Daily Brief logo

Good morning, this is Michelle, bringing you the latest part from our water security series. This week, ministers from around the world travelled to Geneva to discuss how to work together to protect shared water resources.

On that occasion, we examine one of the most cited examples of cooperation between states in West Africa, where the Senegal River has been jointly managed for half a century.

photo journaliste

Michelle Langrand


Cooperating over shared water in West Africa

Photo article

(Credit: Rocio Egio for Geneva Solutions)

In northern Senegal, the town of Podor sits on the southern bank of the Senegal River. Its inhabitants only have to look over to the opposite side of the watercourse to get a view of the valley stretching North into Mauritania.

Baaba Maal, today a world-renowned singer, was born in that small town of farmers and fishers, right where the two West African countries meet. “When I was a kid, we would cross over to the other side of the river to cultivate the land. For us, there was no border,” the Senegalese artist reminisces in conversation with Geneva Solutions.

From the Fouta Djallon highlands in Central Guinea, the Senegal River flows north towards the Malian border, then turns west, slithering between Mauritania and Senegal, to end its 1,086km journey in the Atlantic Ocean.

Like with the hundreds of other transboundary rivers in the world, the fates of the four West African countries that it crosses over are inevitably linked. The river basin is home to some 3.5 million people, who depend on it for food, drinking water and work. It provides 60 per cent of Dakar’s water and all the water of the Mauritanian capital of Nouakchott. The Manantali dam in Mali, generates energy for Dakar, Nouakchott and Bamako.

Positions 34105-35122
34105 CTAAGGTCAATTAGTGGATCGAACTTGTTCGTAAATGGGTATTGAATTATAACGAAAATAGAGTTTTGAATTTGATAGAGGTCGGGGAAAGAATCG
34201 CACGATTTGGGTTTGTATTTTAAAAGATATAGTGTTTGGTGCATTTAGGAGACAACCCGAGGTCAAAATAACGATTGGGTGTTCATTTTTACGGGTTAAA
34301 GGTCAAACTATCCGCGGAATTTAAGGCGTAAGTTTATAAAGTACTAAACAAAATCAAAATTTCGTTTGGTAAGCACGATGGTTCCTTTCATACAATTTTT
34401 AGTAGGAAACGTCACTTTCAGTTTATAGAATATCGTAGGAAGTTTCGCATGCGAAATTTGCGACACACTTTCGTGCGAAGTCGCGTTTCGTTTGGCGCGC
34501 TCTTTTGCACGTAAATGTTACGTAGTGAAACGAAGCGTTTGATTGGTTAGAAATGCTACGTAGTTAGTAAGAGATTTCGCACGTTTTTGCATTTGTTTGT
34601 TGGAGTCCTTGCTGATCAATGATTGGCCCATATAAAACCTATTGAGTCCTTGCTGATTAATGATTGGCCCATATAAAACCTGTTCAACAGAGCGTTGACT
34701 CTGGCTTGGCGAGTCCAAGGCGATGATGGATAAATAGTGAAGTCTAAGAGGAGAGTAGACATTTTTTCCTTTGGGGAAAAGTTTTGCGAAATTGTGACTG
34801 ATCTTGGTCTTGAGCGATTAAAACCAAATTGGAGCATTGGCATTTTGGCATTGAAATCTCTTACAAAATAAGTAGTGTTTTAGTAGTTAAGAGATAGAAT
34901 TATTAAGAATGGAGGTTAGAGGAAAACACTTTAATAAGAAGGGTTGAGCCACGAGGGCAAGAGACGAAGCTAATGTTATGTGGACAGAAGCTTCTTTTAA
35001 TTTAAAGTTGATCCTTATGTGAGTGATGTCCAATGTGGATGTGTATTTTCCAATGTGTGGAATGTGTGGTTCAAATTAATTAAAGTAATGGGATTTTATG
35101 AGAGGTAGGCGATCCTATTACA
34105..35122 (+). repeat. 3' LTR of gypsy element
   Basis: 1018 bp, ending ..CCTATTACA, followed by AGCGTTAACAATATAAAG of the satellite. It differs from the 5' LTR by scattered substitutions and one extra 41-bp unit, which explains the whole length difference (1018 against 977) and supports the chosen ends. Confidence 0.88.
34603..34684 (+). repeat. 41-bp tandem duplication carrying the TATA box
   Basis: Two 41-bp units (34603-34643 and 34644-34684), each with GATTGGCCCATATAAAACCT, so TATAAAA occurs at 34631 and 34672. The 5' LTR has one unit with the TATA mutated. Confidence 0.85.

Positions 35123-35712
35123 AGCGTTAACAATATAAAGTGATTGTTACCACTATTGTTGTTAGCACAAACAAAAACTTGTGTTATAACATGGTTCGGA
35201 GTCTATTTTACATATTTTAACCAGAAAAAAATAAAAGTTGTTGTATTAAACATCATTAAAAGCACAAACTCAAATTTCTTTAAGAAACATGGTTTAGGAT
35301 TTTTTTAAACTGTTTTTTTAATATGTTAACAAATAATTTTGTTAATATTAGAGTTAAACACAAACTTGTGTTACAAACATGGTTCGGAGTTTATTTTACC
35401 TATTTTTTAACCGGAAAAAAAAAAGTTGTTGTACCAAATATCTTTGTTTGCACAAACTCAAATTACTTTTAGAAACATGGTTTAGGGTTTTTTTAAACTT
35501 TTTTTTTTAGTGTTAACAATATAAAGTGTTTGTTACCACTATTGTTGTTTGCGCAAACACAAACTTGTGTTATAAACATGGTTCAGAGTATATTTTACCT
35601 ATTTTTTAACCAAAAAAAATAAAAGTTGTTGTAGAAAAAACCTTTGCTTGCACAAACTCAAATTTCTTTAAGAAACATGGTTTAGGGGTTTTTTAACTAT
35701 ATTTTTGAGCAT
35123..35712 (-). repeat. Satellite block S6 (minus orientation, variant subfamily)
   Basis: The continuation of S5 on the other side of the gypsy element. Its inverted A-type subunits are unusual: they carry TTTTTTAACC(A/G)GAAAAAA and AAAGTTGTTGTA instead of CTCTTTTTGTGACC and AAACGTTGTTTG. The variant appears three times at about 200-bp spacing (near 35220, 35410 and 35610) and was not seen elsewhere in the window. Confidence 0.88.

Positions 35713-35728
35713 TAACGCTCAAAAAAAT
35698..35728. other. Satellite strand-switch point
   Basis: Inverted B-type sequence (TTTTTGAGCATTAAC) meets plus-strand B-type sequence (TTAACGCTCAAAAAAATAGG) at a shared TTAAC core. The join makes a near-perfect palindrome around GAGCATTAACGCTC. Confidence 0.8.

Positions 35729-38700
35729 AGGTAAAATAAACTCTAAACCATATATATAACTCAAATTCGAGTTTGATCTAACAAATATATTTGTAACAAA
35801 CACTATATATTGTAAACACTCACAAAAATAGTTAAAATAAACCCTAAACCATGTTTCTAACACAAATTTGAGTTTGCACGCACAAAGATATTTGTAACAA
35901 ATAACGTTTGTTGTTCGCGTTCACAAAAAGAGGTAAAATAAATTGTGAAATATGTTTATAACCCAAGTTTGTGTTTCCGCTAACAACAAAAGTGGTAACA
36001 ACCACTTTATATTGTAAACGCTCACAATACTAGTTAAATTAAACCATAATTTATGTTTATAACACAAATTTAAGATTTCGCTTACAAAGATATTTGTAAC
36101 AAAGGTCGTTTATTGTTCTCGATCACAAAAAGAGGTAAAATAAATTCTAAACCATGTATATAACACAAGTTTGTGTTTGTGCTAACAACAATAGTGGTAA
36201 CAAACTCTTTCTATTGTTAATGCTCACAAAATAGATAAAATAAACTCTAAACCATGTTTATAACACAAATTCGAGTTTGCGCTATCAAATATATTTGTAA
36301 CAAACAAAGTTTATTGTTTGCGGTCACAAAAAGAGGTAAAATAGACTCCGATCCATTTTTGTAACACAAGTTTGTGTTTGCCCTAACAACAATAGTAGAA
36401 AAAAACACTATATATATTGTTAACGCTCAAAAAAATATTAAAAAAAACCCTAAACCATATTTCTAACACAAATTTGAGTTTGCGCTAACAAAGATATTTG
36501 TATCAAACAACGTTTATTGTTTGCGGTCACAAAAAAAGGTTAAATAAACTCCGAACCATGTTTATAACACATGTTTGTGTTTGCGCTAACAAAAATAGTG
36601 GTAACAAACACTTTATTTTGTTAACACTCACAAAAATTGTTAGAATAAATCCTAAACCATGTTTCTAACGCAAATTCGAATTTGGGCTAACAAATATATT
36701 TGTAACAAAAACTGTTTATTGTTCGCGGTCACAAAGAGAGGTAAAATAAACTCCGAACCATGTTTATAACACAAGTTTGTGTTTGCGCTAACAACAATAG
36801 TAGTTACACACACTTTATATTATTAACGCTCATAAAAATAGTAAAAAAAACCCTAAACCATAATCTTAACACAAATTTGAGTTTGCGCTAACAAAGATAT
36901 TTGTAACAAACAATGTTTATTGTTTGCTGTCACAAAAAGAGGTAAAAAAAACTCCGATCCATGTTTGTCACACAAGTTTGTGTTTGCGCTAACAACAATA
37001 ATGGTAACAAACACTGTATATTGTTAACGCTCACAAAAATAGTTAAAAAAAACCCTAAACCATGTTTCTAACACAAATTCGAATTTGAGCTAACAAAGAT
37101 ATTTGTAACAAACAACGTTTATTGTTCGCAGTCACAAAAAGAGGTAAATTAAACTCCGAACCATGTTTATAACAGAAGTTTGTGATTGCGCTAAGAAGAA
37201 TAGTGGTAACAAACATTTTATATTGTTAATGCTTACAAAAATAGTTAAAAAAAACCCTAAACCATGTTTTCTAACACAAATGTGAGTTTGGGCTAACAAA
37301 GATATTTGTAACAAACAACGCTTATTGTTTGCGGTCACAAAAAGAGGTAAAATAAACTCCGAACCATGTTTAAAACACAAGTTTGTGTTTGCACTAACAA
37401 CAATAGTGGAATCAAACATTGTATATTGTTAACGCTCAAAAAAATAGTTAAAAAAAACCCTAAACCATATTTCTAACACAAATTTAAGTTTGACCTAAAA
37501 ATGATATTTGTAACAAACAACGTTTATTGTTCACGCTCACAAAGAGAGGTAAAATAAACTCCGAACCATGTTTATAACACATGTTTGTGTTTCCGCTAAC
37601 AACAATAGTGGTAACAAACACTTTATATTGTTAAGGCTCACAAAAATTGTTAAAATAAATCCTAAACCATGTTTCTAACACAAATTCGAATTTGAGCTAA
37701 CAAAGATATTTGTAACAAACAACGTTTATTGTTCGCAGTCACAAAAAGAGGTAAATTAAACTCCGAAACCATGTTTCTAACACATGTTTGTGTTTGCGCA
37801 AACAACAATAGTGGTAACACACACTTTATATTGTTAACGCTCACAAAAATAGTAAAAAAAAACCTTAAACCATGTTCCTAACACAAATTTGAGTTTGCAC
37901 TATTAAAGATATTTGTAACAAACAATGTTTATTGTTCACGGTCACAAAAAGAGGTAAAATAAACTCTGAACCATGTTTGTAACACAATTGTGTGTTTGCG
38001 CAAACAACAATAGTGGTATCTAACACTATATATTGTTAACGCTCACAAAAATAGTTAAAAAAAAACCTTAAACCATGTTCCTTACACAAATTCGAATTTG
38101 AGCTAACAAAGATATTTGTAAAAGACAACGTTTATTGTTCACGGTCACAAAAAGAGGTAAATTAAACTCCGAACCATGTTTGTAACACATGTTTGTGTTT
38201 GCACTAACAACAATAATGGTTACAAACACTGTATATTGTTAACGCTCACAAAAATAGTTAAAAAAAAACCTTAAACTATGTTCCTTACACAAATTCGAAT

That level of development has stemmed from half a century of cooperation. Faced with a series of deadly droughts that hit the Sahel in the late 1960s, Mali, Senegal and Mauritania joined forces in 1972 to form the Senegal River Basin Development Authority, commonly known as the OMVS for it’s French initials. They were later joined by Guinea in 2005.

Tasked with sustainably managing the river for the riparian countries, the OMVS is often cited as a leading example of how states can work together to tackle the common problems related to water access.

Read more in Geneva Solutions

Here's what else is happening

Water in numbers

Photo article

🏞️ Transboundary river and lake basins are home to over 40 million people and cover almost half of the Earth's surface, according to the UN. At least 148 countries have international basins within their territory, and 21 states lie completely within them. Most basins are shared by two to four countries, but a few are shared by a higher number of states, with the Danube cutting through 10 states and draining the territories of 18 countries.

GS news is a new media project covering the world of international cooperation and development. Don’t hesitate to forward our newsletter!

Have a good day!

Avenue du Bouchet 2
1209 Genève